A coalition of Liberal, Nationals, Labor and crossbench senators are canvassing amendments to Senator Smith’s bill to preserve parental choice, protect faith-based charities and shield individuals from adverse consequences for defending traditional marriage, but have not reached a consensus.
The piece continues:
Senior conservatives including Immigration Minister Peter Dutton and Treasurer Scott Morrison are drawing a line in the sand, arguing that key religious protections must not be carved out of the enabling legislation to be held-over for debate in the new year.
The Weekend Australian understands Senator Brandis is considering amending Senator Smith’s bill to incorporate word-for-word the first clause of article 18, which states that “everyone shall have the right to freedom of thought, conscience and religion”.
Liberal senator David Fawcett, who led a parliamentary inquiry into legislation for same-sex marriage, backed moves to enshrine article 18 in law. But he suggested all four of its clauses should be replicated, including the last provision that upholds the “liberty of parents … to ensure the religious and moral education of their children in conformity with their own convictions”.
“Australia has never legislated at a federal level for article 18 and coverage at state level is extremely limited and varies from state to state,” Senator Fawcett said.
All this is just theoretical at this point, and they can’t even agree if just the first clause or all four clauses are brought in. But even if they take the entire lot, I still have massive worries. While the clauses might sound good in theory, as always, the devil is in the detail. Consider especially clause three.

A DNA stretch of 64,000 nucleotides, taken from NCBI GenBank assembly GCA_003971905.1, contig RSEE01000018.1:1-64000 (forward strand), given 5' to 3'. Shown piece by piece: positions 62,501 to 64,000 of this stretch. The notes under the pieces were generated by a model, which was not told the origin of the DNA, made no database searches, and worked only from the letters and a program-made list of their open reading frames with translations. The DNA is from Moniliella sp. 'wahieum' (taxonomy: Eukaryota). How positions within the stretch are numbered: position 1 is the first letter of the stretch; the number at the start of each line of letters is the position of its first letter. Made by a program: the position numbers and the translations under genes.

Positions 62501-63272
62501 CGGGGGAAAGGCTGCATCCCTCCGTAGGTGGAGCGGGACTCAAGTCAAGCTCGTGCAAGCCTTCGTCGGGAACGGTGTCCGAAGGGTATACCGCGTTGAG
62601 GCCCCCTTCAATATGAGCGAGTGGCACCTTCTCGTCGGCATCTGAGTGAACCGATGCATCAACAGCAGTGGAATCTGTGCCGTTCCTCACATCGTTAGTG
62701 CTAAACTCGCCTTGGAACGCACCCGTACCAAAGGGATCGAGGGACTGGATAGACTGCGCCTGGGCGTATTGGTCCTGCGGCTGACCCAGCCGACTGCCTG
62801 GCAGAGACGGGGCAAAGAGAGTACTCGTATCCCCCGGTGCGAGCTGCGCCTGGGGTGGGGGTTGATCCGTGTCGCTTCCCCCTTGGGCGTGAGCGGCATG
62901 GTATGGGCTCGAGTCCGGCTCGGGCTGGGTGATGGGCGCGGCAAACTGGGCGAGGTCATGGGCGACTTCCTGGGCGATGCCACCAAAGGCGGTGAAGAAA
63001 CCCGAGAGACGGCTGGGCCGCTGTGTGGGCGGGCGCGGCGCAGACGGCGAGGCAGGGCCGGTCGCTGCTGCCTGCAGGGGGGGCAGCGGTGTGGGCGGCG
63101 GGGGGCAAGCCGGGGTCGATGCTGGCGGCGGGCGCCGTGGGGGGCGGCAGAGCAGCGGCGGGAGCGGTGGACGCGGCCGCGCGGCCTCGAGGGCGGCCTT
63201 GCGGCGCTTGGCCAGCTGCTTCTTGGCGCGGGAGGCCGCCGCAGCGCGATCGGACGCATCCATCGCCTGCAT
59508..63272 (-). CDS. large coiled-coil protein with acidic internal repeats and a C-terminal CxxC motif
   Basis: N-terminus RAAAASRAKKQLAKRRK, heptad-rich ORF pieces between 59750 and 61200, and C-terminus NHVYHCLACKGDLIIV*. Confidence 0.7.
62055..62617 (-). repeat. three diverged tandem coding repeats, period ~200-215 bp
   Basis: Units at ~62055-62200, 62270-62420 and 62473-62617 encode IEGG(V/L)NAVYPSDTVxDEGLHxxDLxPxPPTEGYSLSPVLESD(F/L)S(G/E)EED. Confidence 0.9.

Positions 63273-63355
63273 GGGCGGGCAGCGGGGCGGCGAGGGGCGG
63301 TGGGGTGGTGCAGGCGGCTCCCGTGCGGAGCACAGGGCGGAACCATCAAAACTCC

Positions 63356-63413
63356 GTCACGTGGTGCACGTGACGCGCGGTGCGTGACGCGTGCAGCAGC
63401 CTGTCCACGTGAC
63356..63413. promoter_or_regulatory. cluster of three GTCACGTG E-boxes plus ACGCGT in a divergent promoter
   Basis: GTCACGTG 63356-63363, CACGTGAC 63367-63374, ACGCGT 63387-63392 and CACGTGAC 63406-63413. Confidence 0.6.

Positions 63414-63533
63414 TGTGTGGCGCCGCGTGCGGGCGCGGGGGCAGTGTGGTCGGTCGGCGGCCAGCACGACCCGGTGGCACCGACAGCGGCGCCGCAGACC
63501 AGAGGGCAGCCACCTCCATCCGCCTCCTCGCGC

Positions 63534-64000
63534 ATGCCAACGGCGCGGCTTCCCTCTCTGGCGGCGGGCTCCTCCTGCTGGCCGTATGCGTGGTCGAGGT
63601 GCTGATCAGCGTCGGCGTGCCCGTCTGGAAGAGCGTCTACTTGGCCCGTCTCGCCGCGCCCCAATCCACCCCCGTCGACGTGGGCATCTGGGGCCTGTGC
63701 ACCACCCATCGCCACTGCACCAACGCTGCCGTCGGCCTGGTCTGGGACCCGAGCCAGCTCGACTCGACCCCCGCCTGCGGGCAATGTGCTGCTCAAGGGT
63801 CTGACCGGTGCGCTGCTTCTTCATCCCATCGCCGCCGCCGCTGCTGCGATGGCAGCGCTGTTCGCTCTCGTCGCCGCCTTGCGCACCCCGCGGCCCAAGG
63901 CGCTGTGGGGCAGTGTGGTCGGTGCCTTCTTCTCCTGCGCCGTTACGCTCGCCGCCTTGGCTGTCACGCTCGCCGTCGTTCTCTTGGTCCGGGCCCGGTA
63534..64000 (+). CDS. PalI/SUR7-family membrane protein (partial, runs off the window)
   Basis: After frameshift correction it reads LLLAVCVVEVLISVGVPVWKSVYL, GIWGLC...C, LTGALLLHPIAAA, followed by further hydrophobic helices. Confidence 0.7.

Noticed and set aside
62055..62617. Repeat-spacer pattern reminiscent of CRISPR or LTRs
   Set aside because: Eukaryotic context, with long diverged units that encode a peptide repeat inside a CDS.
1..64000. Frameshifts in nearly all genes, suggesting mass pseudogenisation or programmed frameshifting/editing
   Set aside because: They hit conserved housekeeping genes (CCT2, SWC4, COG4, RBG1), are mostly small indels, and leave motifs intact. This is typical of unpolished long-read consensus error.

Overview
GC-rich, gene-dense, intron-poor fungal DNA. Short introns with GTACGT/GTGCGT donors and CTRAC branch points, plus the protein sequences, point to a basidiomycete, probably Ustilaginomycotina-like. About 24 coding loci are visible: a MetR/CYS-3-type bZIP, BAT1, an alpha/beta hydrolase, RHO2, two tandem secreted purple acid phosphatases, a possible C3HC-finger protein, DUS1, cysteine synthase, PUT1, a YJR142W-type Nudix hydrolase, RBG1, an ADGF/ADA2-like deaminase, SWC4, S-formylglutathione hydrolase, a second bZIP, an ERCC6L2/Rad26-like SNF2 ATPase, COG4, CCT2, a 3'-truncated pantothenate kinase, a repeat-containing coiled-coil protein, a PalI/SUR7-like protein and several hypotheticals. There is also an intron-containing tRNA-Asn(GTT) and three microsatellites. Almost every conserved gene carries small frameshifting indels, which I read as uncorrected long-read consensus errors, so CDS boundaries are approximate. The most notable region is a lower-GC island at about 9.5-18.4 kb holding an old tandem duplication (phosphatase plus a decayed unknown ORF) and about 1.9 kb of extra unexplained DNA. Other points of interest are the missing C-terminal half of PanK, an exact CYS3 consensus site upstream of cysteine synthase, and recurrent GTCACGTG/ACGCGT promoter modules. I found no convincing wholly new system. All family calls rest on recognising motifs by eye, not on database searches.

It says, “Freedom to manifest one’s religion or beliefs may be subject only to such limitations as are prescribed by law and are necessary to protect public safety, order, health, or morals or the fundamental rights and freedoms of others.” There you go with those limitations again.
Australia is already awash with all sorts of any-freedom laws, be they equal opportunity laws, anti-discrimination laws, or anti-vilification laws. All stymie real freedom of speech and conscience, and all have routinely been used against Christians especially.
Throw in a legal right to homosexual marriage, and the state will be unstoppable as it cracks down on all opposition, all recalcitrants, and all those who dare to think differently. So even if the entire article were added to the bill, I see it offering little if any protections to religious folks – and others – who will not bow the knee to their new rainbow overlords.
They will easily enough be hunted down and rounded up by the authorities. Sure, this may not take the form of the obvious police state tactics witnessed in former and current communist countries, but the results will be pretty much the same.
A mass crackdown on dissent, on differing opinion, and on those who refuse to call black white will without question take place. Whether jails are filled, or simply more and more folks lose their jobs, get heavily fined, or are harassed and penalised in other ways, the state will certainly act.
So forget about protections, safeguard and exemptions. They are not worth a hill of beans. If the state can dish them out, the state can just as easily take them away. And we know that most politicians do not seem concerned at all about such religious protections.
Do not say you have not been warned. And you ain’t seen nothin’ yet. This is just the beginning of all our troubles.